Israelis and Palestinians Moving Towards Direct Talks
Trilateral political pressures are high between Israel, the Palestinians and the U.S. over whether and how to move from indirect to direct talks for an agreement on final status issues. In keeping with the view that all politics is local, each side is seeking to strengthen its position with its own domestic political constituencies. Israel has long said it wants to move to direct talks. The U.S. is pressuring the Palestinians to agree. Palestinian leader Mahmoud Abbas insists he first needs assurances concerning borders and security. It now seems likely that there will be an agreement to move to direct talks this month. An agreement between Israel and the Palestinians to start direct talks will make it hard politically for Prime Minister Netanyahu not to extend the ban on new construction permits in West Bank settlements that expires September 26.
Abbas continues to insist that he must have firm assurances from Israel or the United States that an agreement will be based on the 1967 borders. He fears that indefinite talks without results could allow Israel, with its dominant economic, military and political strength, to continue years of inroads into the Palestinian territories and soon preclude the goal of a Palestinian state. He is also under strong domestic Palestinian political pressure to show he can deliver solid political achievements after years of negotiation and cooperation with Israel and the United States.
The Arab league is also trying to play a supportive role for Abbas. At a recent meeting in Cairo, they gave him a mandate to either continue indirect talks or to move to direct talks with the Israelis.
The Obama Administration of course is not able to make written guarantees on borders, since borders along with other final status issues, are to be negotiated between the two parties. It would be premature for the U.S. to make “bridging proposals” until talks have proceeded much further than they have (and until after the U.S. elections in November). The U.S. has said, however, it believes an agreement on borders should be based on the 1967 lines with agreed land swaps. An agreement by the Palestinians soon, under U.S. pressure, to enter into direct talks without preconditions, as demanded by the Israelis, would probably be helpful to the Administration in November elections.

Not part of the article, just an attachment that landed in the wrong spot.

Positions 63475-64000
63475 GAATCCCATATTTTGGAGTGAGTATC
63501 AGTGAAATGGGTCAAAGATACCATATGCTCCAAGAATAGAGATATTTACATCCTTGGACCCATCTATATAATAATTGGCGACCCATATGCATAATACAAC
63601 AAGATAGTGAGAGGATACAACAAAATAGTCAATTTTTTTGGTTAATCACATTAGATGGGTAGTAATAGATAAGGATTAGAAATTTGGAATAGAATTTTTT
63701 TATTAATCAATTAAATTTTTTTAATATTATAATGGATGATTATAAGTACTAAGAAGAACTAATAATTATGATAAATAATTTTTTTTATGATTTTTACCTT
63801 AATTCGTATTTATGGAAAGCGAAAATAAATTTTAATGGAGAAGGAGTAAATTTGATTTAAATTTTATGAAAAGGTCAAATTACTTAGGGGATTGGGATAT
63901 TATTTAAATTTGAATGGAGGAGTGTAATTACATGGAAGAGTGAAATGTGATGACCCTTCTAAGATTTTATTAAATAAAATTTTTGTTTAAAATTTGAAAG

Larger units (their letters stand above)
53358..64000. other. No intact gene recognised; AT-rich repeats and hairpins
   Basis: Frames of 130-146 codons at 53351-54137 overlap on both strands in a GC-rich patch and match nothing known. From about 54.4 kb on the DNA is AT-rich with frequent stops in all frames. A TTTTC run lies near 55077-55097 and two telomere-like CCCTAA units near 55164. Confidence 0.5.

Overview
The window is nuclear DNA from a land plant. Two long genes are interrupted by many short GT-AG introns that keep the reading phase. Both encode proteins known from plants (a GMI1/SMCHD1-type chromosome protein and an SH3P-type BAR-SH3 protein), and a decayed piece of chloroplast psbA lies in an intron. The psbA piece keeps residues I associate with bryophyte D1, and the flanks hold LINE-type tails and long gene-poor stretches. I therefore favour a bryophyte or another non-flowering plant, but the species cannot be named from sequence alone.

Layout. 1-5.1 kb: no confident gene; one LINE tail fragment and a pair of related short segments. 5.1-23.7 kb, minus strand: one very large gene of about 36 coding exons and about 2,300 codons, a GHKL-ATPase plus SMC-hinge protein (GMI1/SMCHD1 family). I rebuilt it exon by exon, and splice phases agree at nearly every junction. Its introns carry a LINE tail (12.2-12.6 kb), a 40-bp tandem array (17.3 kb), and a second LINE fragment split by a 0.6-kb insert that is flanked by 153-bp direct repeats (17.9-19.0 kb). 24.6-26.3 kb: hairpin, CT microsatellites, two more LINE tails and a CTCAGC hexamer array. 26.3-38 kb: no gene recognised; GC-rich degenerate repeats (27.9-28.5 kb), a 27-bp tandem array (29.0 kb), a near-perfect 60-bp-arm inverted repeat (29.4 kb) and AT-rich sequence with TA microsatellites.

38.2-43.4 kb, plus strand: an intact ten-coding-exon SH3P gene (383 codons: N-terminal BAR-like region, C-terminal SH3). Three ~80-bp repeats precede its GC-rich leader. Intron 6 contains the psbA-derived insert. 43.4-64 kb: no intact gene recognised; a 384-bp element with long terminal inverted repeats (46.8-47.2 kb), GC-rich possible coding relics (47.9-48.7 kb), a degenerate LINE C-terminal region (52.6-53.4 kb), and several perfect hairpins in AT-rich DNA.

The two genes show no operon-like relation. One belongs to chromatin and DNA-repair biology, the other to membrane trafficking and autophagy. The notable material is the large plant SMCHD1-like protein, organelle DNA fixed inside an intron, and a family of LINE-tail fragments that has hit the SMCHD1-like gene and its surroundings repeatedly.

In his meeting with Obama July 6, Prime Netanyahu said he was willing to take political risks for peace, although so far no proposal from Israel on borders and security has been forthcoming. Netanyahu must look to his conservative political constituencies in gauging the speed and terms upon which he negotiates. However, if he can show a political “win” by bringing Palestinians to direct talks without agreeing overtly to preconditions on borders, he might be in a better position in fact to make a proposal on borders. In any case should direct talks be underway in September, he could point to strong international political pressure to continue to show restraint on new construction permits in the West Bank and East Jerusalem past September 26.
There are reports that there are to be trilateral talks soon between U.S., Palestinian and Israeli deputy negotiators to work out details of the political choreography of starting direct talks
Meanwhile, perils to negotiations seem to follow each other rapidly. The latest danger comes from escalating tensions on Israel’s border with Lebanon. One source of tension may be new types of military rockets in southern Lebanon under the control of Hezbollah that threaten to change the military balance. There is also tension between Hezbollah and the Government of Lebanon that might escalate into violence which could involve Israel. Ambassador Dan Kurtzer has recently written that these tensions may lead to a third Lebanon war with Israel.
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